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Creating Self-directed, High-performing Teams

You are making a case in a managers meeting to facilitate the company's transition to using self-directed, high-performing teams. You must convince the other managers that while this is a long-term initiative, its benefits will be huge. A well-planned approach is important, and many will need to have training to learn some of the team-building skills necessary to make this a success. You realize that for some this may be uncomfortable, which is why the managers must be the first team to practice and demonstrate the traits of a high-performing team.

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Let's take a closer look at some of the business literature, by breaking the assignment into three section and looking as the questions individually below. You can then draw on the information for your final copy. There is plenty of information so keep what fits. I also attached one supporting resource on high performing teams.

1. You are making a case in a manager's meeting to facilitate the company's transition to using self-directed, high-performing teams. You must convince the other managers that while this is a long-term initiative, its benefits will be huge.

You might consider defining and explaining self-directed teams as compared to normal work groups.
It is a long-term initiative, but its benefits are huge. For example, self-directed teams (sometimes called self-managed teams) are empowered work units, or autonomous work teams that function in their truest sense without supervisory authority. In fact, team members are interdependent, but the role of supervisor usually is missing. A self-directed team is as much a team as any other, but it has a unique management structure - no supervisor. By comparison, a regular work group reports to a supervisor who is part of the group. In many such cases, the supervisor does much of the same work that the group members do, or he performs a higher level of the overall work that the group must accomplish. Self-directed teams, on the other hand, report to a manager, but generally no management personnel are part of the team's ongoing and daily operations. The role of manager or supervisor, in the case of a self-directed team, is replaced by all the members of the team. Together, they plan and execute the work, day in and day out, carrying out the directions set by management above them. It isn't unusual for only one manager to oversee several self-directed teams (http://www.dummies.com/WileyCDA/DummiesArticle/id-1397.html).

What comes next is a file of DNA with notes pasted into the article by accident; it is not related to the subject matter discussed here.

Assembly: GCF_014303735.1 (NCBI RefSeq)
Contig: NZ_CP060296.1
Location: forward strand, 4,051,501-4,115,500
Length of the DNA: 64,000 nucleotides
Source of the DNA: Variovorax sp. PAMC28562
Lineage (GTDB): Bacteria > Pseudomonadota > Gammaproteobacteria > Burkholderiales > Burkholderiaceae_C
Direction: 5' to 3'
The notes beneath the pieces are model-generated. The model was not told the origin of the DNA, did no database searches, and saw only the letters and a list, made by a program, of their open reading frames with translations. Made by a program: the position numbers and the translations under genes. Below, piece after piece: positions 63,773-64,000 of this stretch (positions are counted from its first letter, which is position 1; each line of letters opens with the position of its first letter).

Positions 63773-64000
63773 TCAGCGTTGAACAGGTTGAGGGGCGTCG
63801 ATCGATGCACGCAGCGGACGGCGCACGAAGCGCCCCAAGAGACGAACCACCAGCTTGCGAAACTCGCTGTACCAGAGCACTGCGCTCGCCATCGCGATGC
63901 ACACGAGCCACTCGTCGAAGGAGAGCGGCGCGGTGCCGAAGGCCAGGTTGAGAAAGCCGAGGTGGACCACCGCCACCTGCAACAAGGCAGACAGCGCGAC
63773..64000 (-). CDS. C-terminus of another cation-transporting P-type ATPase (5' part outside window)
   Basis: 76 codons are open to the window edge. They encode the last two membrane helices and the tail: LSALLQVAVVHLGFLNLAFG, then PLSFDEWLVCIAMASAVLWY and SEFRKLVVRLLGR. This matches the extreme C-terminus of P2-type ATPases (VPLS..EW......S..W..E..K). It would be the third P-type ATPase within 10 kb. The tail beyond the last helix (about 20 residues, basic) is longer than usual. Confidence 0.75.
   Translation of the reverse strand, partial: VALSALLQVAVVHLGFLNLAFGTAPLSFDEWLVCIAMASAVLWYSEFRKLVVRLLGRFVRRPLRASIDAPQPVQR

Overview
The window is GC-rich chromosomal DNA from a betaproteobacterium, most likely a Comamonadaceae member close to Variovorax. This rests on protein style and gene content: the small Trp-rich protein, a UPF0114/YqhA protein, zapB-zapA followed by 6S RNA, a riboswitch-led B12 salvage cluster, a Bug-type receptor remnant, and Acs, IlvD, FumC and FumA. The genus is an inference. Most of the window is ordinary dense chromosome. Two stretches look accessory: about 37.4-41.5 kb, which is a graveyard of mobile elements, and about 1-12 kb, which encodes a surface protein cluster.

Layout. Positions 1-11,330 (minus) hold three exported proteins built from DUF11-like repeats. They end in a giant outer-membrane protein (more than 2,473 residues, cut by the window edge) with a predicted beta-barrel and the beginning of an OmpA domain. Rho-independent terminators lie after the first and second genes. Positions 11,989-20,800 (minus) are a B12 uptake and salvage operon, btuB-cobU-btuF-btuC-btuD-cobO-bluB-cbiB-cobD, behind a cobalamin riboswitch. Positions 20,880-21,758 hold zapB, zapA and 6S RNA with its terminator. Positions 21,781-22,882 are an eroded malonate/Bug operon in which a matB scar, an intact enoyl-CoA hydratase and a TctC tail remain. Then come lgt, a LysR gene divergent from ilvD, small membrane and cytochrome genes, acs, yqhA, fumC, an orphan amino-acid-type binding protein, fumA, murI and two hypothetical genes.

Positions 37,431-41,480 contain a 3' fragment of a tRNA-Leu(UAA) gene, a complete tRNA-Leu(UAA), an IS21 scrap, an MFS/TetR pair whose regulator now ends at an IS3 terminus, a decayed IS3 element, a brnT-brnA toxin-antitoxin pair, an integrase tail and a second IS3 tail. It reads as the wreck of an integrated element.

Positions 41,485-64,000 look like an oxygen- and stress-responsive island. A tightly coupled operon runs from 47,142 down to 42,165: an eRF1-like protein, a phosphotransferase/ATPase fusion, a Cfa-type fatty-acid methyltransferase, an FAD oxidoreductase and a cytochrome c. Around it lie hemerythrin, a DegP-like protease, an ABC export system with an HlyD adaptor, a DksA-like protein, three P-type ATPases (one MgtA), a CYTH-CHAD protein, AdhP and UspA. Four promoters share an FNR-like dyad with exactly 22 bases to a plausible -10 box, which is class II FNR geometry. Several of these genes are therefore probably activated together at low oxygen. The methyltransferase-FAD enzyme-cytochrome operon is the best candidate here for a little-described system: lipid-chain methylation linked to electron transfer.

2. A well-planned approach is important, and many will need to have training to learn some of the team-building skills necessary to make this a success. You realize that for some this may be ...

Solution Summary

This solution assists in making a case in a managers meeting to facilitate the company's transition to using self-directed, high-performing teams and why it is essential to success. It provides a step-by-step solution and also provides an article describing the traits of high performing teams.

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